PUERTO VALLARTA, Mexico – A convicted rapist who is heir to the Max Factor (search) fortune was arrested Wednesday after five months on the run, picked up by Mexican police as he scuffled with bounty hunters who trailed him from California to this seaside resort.
Before dawn, the bounty hunters chased Andrew Luster (search) in his car and managed to stop him, and a loud fight followed as they dragged him from his car, investigator Jose Barrera Lopez said. Neighbors called police to complain about the noise.
With the 39-year-old Luster in tow, the group headed out of town in two cars, apparently on their way to the United States, but were stopped by police outside of town. Luster initially gave police a false name, but later revealed his true identity.
Luster -- dressed in a blue shirt and jeans and sporting a goatee grown since he jumped bail -- nervously wrung his hands and ran his hands through his hair as police led him into a public area of the Puerto Vallarta (search) station so that an Associated Press reporter could photograph him.
"I need help because they are trying to harm me," he said, referring to the bounty hunters.
An American couple, who socialized with Luster in Puerto Vallarta, tipped off both the FBI and a bounty hunter to Luster's whereabouts after returning to the United States and seeing his picture on television as a wanted fugitive, FBI spokeswoman Laura Bosley said in Los Angeles.
Luster spent the last days before his arrest surfing, returning in the evenings to a $35-a-night hotel room next door to the federal justice department's local office, according to deputy hotel manager Oscar Lopez. Lopez gave Luster a discount because he had stayed there the year before.
"He seemed Mexican," Lopez said. "He spoke (Spanish) very well."
FBI officials were expected to bring Luster to the United States later Wednesday, police official Irwin Ramirez Castellon said. The U.S. consul to Puerto Vallarta, Kelly Trainor, was seen arriving at the police station where Luster was detained, but did not make a statement.
Luster was later led by police to jail van and driven off to be handed over to Mexican federal officials. Wednesday night federal agents flew Luster to Mexico City, the federal justice department said.
The capture ended a hunt that began in January, when Luster -- great-grandson of makeup legend Max Factor -- disappeared during a recess in his trial on accusations he drugged three women and raped them in his home between 1996 and 2000.
The California court went on to sentence Luster in absentia to 124 years for multiple counts of rape, poisoning and drug possession.
After the arrest Wednesday, Luster and the five other foreigners -- three bounty hunters and two members of a television crew -- faced charges of being in the country illegally, Ramirez said. He said the five would be released on bail within two days.
One of the alleged bounty hunters, who identified himself as Duane Chapman, shouted to reporters that police were treating him well.
Chapman announced to news media in April that he was joining the search for Luster, saying he would seek to collect a portion of Luster's forfeited bail.
Authorities in California said the bounty hunters were not acting on behalf of police or the courts.
Ventura County Sheriff Bob Brooks said that despite much mention of Luster's forfeited bail, anything the bounty hunter might collect would be far less.
"Our understanding is that none of the bail money would be going to the bounty hunter," he said. "There was a $10,000 reward, put up half by the Federal Bureau of Investigation, half by the sheriff's office, that would possibly be eligible for the person that assisted us."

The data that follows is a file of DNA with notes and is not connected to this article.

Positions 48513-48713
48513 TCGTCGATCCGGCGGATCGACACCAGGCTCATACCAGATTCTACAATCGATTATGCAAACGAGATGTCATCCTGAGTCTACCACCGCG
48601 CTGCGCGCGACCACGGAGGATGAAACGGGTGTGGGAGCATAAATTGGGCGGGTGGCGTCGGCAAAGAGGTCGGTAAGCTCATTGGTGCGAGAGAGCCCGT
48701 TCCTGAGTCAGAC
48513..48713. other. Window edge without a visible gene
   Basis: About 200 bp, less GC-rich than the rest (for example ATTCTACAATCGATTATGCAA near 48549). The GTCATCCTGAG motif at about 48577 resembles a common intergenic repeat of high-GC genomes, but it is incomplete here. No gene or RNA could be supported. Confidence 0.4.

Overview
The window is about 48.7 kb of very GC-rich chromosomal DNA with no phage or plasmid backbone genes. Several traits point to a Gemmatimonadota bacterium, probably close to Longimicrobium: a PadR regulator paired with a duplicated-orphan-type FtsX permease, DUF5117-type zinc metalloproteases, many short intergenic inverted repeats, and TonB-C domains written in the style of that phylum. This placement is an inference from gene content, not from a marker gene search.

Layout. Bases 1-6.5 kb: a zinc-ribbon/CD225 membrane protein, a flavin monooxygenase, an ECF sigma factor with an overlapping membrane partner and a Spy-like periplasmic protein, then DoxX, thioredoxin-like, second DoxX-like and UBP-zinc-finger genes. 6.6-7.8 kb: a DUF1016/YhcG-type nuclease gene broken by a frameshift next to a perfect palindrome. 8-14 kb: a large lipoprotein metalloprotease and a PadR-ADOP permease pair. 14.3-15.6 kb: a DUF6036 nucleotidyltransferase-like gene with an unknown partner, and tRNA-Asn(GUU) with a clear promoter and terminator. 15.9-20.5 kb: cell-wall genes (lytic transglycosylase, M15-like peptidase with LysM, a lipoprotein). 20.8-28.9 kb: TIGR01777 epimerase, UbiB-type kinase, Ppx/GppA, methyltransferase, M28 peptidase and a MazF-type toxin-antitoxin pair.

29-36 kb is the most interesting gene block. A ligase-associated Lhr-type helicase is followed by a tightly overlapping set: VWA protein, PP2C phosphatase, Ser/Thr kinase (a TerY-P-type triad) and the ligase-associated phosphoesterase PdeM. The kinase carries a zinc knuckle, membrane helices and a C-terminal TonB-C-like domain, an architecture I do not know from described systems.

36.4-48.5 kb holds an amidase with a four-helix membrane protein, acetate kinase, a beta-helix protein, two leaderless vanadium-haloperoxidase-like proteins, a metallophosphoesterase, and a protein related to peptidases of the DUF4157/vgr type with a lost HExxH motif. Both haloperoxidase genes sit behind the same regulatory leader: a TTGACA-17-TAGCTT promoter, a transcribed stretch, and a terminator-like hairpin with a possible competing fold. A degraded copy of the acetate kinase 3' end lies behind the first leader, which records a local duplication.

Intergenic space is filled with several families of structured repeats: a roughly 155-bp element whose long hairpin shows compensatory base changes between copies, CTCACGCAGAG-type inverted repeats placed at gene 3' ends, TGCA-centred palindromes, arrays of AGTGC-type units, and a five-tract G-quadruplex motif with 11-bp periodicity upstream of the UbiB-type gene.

Asked about whether that money would cover the bounty hunter's costs, the sheriff said, "Absolutely not. So there has to be some other sponsoring organization or person who gave him some money to finance this, I would suspect."
The television crew said it was from the "America's Most Wanted" television program.
Bounty hunting is considered illegal kidnapping under Mexican law. Barrera said it was not clear whether federal authorities would file additional charges against the bounty hunters.
Barry Novack, an attorney for one of Luster's alleged victims -- identified only as "Shauna Doe" -- said his client was "thrilled" to hear of the arrest. Shauna Doe testified in the criminal case and is suing Luster for sexual assault.
"Shauna has not been able to escape from the torment that she went through," Novack said. "Now we're waiting for civil justice to be done by bringing him to account for the terrible things he did to her and to the other women."
According to prosecutors, Luster -- who lived off a trust fund and real estate investments -- took three women to his Mussel Shoals home in 1996, 1997 and 2000 and raped them after giving them the so-called date-rape drug GHB. He was arrested in 2000 after a 21-year-old college student told police he had drugged and assaulted her.
A search of his home turned up videotapes of Luster having sex with women who appeared to be either asleep or unconscious. In one tape played in court after he disappeared, Luster is seen on camera having sex with a woman and declaring: "That's exactly what I like in my room: A passed-out beautiful girl."
His attorneys said the sex was consensual, suggesting the women were feigning sleep to help him film pornographic movies. They also disputed that Luster was a fugitive and suggested he could have been abducted or involved in an accident.
He skipped $1 million bail and fled on Jan. 3 in his sport utility vehicle, taking his collection of Chumash Indian artifacts.
Just last week, a California appellate court turned aside the appeal of Luster's conviction, saying he had forfeited his right to appeal by jumping bail. The California Supreme Court is expected to be asked to review the decision.